Indicators of Urban Salinity Home
Urban salinity occurs as a result of a combination of excess water and salt in the environment. Some of this excess occurs naturally, but the way we use and manage our land and water resources has a large impact on salinity.
As with dryland salinity, urban salinity occurs when deep-rooted native vegetation is cleared and replaced with shallow-rooted garden plants and lawns, which use much less water. This creates an imbalance in the water cycle, allowing large amounts of water to escape past the root zone and down to the underlying groundwater (referred to as 'groundwater recharge'). The installation of roads, buildings and other infrastructure can also alter natural drainage patterns, while other sources of excess water may result from leaking sewerage, stormwater and water pipes.
Over time, the groundwater system fills, bringing with it dissolved salts that had been stored in weathered rocks deep below the surface and from other sources. Salt is naturally present in soil, groundwater, waterways and rain. Additional (very minor) sources of salt in urban environments include effluent (household and industrial), swimming pools, fertilisers, soap and detergents, and building materials.
Where salty groundwater rises to within about 1.5 metres of the soil surface, it is drawn up by capillary action to form 'saline groundwater discharge' sites. These sites most often occur in low-lying areas.
Whilst the causes are somewhat similar in most areas experiencing dryland salinity, the processes vary from region to region according to differences in geology, geomorphology (landforms) and climate. This is because groundwater flow is also important. Groundwater generally flows from positions high in the landscape to positions lower in the landscape. Water escaping the root zone in one area of the city may, for example, contribute to salinity occurring in another area of the city much further down the catchment.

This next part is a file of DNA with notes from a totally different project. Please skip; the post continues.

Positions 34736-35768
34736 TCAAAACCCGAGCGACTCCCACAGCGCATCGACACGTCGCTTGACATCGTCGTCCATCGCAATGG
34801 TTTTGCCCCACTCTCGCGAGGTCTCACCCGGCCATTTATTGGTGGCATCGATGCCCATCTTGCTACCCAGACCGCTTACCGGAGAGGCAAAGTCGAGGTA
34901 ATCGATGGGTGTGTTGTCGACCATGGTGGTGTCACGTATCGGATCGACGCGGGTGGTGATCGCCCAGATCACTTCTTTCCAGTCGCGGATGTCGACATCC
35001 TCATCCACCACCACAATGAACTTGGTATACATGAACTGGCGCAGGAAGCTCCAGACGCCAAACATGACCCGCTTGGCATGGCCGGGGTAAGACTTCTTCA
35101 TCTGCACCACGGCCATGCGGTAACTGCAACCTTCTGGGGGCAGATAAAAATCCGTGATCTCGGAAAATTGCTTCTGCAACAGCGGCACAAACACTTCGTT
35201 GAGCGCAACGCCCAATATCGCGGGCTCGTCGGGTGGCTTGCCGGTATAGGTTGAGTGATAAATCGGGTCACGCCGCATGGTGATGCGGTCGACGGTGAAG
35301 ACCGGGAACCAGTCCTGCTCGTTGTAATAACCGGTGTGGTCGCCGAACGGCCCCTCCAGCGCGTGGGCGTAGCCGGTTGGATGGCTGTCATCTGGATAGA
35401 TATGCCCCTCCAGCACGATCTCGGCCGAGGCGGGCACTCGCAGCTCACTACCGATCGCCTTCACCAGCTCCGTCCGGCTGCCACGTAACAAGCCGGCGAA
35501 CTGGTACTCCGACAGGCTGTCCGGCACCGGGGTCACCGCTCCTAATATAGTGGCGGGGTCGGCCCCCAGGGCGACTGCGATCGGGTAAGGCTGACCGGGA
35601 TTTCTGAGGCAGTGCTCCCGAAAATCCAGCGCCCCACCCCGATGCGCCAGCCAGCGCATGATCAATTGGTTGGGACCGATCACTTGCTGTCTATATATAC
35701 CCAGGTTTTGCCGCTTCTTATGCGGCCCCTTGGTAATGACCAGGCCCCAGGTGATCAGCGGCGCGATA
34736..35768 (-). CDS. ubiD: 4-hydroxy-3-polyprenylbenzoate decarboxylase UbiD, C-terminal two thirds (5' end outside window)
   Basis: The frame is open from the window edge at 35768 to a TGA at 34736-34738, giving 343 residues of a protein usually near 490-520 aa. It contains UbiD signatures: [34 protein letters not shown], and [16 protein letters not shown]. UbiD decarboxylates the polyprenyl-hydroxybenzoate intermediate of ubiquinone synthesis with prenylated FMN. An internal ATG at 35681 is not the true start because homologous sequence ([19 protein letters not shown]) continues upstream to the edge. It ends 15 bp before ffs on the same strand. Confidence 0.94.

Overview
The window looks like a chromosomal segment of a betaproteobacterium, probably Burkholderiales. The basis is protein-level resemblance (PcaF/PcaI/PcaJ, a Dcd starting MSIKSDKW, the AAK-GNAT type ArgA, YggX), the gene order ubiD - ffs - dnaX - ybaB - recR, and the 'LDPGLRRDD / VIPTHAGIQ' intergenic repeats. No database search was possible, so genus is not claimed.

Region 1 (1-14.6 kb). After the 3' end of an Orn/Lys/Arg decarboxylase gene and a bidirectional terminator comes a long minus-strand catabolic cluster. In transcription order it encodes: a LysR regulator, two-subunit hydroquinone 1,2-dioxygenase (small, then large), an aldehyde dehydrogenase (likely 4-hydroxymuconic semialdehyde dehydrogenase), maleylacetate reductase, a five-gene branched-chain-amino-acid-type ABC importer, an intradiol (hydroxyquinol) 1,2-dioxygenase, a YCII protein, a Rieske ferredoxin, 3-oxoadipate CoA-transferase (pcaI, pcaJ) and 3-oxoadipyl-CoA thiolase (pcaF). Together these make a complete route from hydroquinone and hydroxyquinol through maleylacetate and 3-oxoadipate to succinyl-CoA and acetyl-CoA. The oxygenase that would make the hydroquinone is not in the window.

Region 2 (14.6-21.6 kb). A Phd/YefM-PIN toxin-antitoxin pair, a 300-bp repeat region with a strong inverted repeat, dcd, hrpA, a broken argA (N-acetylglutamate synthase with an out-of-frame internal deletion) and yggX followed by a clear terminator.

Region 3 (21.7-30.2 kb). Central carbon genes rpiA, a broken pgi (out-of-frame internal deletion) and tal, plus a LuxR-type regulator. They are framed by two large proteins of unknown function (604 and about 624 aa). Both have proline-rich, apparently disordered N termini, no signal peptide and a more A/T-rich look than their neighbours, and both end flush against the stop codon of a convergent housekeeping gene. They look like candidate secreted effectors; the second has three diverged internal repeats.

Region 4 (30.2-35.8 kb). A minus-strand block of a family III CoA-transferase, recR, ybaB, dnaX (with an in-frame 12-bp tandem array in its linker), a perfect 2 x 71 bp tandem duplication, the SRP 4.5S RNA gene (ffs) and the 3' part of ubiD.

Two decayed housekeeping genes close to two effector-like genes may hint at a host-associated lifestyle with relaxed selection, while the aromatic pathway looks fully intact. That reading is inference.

The capacity for groundwater to flow underground depends on the nature of the geological material that the water must flow through. Where this is very porous and permeable, groundwater may flow freely down the catchment over large distances, ultimately discharging in the lowermost part of the landscape (along creeks and valley floors). On the other hand, where geological materials restrict water movement, flow may occur over relatively short distances, with salinity discharge occurring in close proximity to salinity recharge.
Beneath the city of Bendigo groundwater moves through open fractures occurring within the upper 50 to 100 metres of the ancient marine sandstones and shales that comprise the region. In some instances, flow also occurs via numerous underground tunnels created by extensive historical underground gold mining activities. The network of fractured rock and tunnels forms a large groundwater system that operates throughout most of the urban area.
Urban Salinity in Bendigo
This brochure provides a general overview of urban salinity in Bendigo
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Collings, A (2002) Indicators of Urban Salinity. NSW Department of Land and Water Conservation, Sydney, New South Wales. ISBN: 07347 5276 9.
Ryan, M. (2003) Introduction to Urban Salinity. NSW Department of Infrastructure, Planning and Natural Resources, Sydney, New South Wales. ISBN: 0 7347 5376 4.